It is important to have a copy of your pathology report so you have documentation of your diagnosis
By law, patients are entitled to a copy of their path­ology report, and most hospitals will provide a copy free of charge. It’s important to get a copy of the pathology report to have documentation of the diagnosis; this information will be helpful in researching the disease.
Below is a brief explanation of information found in a pathology report.
Demographics: Includes information about the patient, such as the patient’s name, age, sex and date of procedure.
Specimen: Describes the origin of the tissue samples.
Clinical history: Details the patient's medical history, covering topics such as how the patient's cancer was found.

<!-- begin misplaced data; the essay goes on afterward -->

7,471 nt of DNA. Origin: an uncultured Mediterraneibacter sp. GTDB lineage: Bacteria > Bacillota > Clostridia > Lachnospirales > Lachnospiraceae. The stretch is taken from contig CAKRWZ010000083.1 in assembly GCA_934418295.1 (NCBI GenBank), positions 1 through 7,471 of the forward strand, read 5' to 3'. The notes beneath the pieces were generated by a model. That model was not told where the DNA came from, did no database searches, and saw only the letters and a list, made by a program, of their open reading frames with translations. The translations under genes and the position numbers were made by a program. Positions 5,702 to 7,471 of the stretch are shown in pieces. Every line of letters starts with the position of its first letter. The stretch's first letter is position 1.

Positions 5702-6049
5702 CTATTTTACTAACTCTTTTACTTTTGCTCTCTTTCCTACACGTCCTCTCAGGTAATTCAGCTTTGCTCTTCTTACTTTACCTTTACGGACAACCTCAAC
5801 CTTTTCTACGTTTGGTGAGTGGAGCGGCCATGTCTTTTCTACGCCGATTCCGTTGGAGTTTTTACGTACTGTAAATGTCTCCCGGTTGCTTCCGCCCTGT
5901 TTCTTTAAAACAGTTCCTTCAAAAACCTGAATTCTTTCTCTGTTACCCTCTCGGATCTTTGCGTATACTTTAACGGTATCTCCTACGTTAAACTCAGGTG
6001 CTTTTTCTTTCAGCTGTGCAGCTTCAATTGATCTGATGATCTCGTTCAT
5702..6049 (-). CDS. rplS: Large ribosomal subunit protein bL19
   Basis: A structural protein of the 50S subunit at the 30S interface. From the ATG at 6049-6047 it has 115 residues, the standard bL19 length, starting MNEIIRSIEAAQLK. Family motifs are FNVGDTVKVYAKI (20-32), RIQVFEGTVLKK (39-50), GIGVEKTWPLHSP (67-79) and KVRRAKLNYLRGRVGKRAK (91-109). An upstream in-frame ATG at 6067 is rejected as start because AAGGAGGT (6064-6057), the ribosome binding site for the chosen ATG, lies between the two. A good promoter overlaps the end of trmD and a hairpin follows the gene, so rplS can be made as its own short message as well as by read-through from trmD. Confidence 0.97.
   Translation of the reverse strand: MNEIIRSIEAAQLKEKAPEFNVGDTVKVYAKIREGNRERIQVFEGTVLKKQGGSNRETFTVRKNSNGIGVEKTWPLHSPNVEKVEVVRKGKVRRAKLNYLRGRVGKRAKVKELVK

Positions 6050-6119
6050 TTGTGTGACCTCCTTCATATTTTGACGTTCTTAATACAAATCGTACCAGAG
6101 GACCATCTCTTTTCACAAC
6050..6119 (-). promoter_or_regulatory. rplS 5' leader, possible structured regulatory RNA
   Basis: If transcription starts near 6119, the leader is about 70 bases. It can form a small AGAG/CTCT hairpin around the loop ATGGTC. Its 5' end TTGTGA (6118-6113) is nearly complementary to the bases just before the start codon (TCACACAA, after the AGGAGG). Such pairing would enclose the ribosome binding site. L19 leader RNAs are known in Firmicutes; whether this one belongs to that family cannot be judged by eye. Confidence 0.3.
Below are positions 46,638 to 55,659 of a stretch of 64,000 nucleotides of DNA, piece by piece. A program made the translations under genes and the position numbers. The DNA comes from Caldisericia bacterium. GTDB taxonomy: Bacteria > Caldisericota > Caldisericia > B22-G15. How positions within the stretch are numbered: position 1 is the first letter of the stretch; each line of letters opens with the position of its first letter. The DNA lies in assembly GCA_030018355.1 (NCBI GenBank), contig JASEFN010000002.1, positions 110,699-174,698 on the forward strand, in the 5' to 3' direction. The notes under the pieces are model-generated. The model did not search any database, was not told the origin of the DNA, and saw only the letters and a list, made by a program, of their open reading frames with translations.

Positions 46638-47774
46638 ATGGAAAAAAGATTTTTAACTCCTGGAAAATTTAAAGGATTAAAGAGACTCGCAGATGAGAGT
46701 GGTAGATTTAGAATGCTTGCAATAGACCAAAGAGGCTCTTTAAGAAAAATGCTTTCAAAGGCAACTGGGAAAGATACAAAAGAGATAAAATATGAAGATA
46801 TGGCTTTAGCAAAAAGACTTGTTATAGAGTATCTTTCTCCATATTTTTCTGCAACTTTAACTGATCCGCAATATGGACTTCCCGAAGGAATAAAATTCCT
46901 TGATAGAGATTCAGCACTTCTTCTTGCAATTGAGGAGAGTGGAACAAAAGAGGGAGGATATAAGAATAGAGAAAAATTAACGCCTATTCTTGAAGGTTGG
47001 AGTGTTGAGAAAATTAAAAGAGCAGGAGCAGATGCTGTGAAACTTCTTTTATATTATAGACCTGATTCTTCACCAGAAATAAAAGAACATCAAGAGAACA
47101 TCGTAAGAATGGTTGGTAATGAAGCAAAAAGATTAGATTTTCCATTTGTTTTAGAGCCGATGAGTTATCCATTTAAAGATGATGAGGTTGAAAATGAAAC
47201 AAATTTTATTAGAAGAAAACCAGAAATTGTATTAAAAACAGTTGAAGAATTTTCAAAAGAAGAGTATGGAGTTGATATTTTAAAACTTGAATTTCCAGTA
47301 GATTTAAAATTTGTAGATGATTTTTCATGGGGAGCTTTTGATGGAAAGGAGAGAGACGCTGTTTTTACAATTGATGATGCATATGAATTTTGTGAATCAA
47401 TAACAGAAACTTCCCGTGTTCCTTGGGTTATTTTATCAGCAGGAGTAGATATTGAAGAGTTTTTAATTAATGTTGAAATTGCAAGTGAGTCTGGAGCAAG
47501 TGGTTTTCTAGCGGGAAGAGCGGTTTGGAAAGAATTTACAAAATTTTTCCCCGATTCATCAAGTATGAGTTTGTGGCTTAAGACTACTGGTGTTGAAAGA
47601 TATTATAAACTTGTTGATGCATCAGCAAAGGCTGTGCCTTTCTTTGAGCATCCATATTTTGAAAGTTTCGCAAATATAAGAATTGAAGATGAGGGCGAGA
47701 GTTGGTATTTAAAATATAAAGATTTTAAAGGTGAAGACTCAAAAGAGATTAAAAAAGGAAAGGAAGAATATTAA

Clinical diagnosis: Indicates the diagnosis doctors were expecting before the patient's tissue was tested.
Procedure: Explains how the tissue sample was removed.
Gross description: Details the tissue sample(s), including the size, weight and color of each sample.
Microscopic description: Describes the way the cancer cells look under the microscope and may identify tumor characteristics, including grade, tumor margins and pathologic stage.
Special tests or markers: Reports the results of tests that look for proteins, genes and how quickly the cells are growing. These findings are often contained in a separate report.
Summary: Gives a pathologic diagnosis based on the information from the entire pathology report.